Quadratic Equations and the Nature of their Roots

The quadratic equation is one of the important topics studied under algebra in the Senior High School years. Understanding the various methods of solving the quadratic equation is prerequisite to learning the many applications of this important algebraic equation.

The general quadratic equation is expressed as a x2 + b x + c = 0 , where a, b, c are constants ( with the qualification that a must be non-zero, otherwise this won’t be a quadratic equation at all ). In the equation, x is our usual unknown, whereas a, b, c are known as ‘coefficients’ in math language. The term ‘quadratic’ means that generally the equation has a second root, other than the one root for the more elementary linear equation such as a x = b, in which case the solution or a single root is x = b/a, so long as a is not zero.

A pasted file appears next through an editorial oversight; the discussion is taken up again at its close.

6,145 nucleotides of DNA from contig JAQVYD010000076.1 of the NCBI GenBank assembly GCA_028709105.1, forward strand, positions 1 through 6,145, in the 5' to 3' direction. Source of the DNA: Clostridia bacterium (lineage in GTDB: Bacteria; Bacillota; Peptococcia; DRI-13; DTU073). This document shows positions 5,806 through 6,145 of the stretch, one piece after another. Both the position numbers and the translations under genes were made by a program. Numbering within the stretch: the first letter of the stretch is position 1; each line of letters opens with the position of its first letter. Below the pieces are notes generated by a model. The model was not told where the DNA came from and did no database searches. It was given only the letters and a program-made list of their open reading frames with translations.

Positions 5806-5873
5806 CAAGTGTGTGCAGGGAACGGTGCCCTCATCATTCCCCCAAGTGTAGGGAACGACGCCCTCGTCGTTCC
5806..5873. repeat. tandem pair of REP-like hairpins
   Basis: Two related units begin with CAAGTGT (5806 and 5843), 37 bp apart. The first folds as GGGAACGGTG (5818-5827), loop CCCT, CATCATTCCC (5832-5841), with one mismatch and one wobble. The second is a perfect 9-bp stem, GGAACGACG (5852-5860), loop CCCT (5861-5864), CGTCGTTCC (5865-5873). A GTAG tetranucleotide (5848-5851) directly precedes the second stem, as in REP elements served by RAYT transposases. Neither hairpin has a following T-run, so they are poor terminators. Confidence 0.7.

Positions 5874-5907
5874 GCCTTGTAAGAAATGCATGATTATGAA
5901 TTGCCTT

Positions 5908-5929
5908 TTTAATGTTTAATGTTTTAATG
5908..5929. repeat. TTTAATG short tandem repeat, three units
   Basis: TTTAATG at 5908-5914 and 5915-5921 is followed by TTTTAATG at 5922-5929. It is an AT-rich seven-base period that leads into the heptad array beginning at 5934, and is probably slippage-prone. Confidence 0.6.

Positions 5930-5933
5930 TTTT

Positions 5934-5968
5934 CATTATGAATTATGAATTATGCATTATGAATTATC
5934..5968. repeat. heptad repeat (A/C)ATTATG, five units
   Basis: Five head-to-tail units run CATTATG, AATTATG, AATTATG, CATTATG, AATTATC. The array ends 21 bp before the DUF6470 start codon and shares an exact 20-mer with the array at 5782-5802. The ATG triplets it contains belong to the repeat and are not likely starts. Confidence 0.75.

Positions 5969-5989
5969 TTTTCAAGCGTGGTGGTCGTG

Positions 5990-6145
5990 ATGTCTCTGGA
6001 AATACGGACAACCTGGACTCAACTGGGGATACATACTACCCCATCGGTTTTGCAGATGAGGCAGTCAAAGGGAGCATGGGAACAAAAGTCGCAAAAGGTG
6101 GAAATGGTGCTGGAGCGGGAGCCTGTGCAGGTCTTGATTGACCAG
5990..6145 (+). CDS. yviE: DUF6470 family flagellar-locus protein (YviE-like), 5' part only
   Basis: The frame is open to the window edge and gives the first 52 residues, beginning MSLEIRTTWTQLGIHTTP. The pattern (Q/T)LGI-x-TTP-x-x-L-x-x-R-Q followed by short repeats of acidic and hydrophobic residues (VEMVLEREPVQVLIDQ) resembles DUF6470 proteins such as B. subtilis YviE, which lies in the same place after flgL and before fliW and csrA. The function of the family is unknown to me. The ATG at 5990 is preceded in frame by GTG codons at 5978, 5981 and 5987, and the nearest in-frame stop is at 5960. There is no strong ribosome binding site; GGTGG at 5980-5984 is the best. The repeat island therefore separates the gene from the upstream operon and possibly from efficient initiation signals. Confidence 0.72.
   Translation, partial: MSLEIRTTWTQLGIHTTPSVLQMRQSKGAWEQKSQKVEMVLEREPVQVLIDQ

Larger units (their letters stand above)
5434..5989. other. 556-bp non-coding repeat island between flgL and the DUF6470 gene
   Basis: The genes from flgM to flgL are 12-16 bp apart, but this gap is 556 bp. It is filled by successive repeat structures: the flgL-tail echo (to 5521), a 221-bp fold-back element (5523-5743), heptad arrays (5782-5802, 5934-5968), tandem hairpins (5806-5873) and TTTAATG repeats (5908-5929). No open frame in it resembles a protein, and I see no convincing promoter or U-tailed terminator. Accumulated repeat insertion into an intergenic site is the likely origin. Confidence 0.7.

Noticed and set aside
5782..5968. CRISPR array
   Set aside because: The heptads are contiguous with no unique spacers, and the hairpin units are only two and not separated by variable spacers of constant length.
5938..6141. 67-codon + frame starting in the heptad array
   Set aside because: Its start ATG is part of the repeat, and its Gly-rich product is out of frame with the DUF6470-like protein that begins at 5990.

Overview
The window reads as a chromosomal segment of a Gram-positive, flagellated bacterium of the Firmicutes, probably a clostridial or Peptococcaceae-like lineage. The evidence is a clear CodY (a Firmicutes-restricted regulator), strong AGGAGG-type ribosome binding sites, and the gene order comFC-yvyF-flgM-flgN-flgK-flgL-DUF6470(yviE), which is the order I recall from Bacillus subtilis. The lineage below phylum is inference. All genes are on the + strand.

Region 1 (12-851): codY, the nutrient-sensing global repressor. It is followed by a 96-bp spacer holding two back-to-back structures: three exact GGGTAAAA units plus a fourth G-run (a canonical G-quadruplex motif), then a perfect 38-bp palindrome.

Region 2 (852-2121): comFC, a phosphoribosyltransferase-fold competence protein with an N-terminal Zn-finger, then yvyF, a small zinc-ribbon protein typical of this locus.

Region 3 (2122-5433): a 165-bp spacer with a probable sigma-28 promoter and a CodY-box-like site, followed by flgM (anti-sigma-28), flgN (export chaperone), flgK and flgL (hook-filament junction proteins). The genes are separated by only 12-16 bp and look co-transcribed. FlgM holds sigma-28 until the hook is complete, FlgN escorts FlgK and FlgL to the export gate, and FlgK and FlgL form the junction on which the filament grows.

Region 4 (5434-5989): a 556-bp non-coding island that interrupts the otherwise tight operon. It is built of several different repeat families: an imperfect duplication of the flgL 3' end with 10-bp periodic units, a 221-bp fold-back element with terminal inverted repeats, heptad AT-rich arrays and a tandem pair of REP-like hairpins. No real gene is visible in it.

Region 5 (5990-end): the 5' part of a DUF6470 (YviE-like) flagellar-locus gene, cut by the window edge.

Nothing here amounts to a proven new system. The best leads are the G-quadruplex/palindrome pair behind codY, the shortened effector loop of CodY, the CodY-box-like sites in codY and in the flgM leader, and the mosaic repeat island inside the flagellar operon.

The expression a x2 + b x + c is just a quadratic expression; if it satisfies the usual rules pertaining to an algebraic function, it could be a quadratic function and we could represent the function is the following way:-

f : x a x2 + b x + c or sometimes we write y = a x2 + b x + c to indicate that a x2 + b x + c is a quadratic function or expression and it can be represented graphically.

Those who have done some high school algebra should have had practices in graphing the quadratic function: by plotting values of x on the horizontal axis and values of y on the vertical axis, one would obtain a curve which is known as a ‘parabola’ with a vertex, either upright or inverted and with or without part of the parabola cutting the x-axis.